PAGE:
Need separate queues for senior citizens, disabled, say Mumbaikars
While the decision to discontinue the old Rs 500 and Rs 1,000 currency notes was welcomed by most, the inconvenience caused by it continues
Ummehaani Bagasrawala and her mother Rashida. Pic/Sneha Kharabe
While the decision to discontinue the old Rs 500 and Rs 1,000 currency notes was welcomed by most, the inconvenience caused by it continues. The most affected are the disabled and senior citizens. Banks, seemingly ill-prepared for the humungous move, have not made provisions for separate counters for the physically challenged and seniors.
Ummehaani Bagasrawala, who is visually challenged and works with students like herself, said, "For the last three days, I have stopped going to my computer class in Andheri because I don’t have enough cash to pay for the auto or taxi. My mother won’t allow me to stand in the long queues at ATMs or banks because in the chaos anything could happen. There should have been separate lines for people like us."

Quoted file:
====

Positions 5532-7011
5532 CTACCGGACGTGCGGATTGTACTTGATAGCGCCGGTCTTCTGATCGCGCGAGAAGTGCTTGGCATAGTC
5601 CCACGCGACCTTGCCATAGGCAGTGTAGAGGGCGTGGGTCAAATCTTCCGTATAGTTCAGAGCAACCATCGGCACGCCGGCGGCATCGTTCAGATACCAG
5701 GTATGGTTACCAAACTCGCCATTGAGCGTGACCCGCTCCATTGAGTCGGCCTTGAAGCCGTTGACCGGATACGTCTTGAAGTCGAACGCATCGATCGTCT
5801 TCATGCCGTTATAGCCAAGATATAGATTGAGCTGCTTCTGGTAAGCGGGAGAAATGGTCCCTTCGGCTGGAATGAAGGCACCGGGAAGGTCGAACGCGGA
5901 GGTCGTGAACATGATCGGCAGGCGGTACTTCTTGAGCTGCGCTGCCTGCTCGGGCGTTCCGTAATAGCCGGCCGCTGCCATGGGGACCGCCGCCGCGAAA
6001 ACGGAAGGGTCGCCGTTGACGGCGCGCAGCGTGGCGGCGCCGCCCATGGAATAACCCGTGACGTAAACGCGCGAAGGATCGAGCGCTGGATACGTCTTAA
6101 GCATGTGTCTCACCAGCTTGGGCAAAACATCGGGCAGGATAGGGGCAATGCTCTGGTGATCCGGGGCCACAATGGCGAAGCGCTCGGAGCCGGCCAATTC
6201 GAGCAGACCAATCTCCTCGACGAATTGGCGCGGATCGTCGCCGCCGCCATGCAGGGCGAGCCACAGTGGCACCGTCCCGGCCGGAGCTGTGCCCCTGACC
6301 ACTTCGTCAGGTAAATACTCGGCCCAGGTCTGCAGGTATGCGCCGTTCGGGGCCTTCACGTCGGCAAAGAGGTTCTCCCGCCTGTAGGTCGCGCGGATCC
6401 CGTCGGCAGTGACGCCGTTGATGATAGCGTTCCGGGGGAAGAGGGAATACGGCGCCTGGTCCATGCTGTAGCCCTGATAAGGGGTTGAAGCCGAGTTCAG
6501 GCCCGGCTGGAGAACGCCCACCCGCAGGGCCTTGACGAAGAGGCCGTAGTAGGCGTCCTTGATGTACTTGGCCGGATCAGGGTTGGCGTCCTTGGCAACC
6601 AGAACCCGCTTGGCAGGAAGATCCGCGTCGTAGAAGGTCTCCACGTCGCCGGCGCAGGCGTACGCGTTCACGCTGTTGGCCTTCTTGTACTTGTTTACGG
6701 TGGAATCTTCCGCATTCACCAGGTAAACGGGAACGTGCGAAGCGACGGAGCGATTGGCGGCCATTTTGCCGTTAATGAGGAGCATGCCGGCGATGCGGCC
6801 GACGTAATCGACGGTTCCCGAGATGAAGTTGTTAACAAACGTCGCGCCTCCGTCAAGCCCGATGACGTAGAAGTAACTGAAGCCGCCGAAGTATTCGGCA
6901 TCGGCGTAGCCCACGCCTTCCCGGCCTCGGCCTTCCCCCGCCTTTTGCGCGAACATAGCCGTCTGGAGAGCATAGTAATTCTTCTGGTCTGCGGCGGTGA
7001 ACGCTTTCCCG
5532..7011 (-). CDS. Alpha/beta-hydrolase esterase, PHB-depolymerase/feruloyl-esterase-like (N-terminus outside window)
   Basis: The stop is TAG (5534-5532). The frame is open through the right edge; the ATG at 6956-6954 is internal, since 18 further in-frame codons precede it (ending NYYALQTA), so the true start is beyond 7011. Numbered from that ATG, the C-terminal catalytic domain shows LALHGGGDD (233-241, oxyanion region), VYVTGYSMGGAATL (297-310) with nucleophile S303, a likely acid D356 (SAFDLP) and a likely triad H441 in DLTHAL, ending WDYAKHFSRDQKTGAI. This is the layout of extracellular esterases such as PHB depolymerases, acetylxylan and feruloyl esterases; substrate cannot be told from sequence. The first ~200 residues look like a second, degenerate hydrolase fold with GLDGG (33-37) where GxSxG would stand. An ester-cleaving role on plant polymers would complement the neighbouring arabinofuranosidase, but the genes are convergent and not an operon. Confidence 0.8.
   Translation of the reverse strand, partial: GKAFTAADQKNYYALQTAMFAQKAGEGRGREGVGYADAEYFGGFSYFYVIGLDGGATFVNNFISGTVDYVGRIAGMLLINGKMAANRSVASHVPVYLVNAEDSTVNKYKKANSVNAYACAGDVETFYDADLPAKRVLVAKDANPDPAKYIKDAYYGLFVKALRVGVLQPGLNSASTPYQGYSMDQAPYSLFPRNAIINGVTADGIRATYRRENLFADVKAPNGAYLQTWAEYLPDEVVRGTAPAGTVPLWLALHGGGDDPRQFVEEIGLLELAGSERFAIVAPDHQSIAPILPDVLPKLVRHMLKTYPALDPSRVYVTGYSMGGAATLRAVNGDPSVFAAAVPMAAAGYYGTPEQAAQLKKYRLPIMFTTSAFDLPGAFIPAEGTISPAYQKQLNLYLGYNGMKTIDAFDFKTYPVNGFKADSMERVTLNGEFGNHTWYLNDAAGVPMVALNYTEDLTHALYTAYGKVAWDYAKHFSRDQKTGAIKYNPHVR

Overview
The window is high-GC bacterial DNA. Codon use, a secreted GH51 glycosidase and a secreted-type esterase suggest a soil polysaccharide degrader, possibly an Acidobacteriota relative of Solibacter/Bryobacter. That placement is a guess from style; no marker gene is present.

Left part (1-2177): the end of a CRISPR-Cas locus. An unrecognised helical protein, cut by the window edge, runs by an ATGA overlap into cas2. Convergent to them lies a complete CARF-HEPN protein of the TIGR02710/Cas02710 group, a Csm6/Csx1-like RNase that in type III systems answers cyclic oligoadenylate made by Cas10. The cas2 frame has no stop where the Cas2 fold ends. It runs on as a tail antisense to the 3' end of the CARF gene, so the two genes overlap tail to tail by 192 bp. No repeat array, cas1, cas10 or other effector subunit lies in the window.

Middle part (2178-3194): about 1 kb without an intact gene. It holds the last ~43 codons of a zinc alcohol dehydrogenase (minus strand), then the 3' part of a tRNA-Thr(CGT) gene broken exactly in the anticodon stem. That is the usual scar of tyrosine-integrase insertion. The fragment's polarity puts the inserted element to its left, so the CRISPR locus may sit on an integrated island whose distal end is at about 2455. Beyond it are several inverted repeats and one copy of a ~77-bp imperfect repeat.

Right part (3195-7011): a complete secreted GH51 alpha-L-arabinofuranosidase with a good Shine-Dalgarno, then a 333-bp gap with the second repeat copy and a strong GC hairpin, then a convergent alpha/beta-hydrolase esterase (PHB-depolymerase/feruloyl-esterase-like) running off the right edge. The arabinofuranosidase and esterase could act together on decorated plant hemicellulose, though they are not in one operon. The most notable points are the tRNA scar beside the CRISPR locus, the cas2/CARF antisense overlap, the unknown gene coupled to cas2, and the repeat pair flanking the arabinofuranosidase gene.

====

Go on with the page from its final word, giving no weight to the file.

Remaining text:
Ummehani also said that the new Rs 2,000 currency notes were confusing. "The current notes have different identification marks depending on the denominations, so we know if we are being cheated by someone. But, the new Rs 2,000 note feels fake as the paper quality seems poor.”
Ummehani’s mother, Rashida Bagasrawala, too, is finding it difficult to get out of the house. "I am a senior citizen and have to visit the doctor every day for my acupressure treatment. I haven’t been going for the past three days as I have no cash and am unable to stand for hours in a queue."
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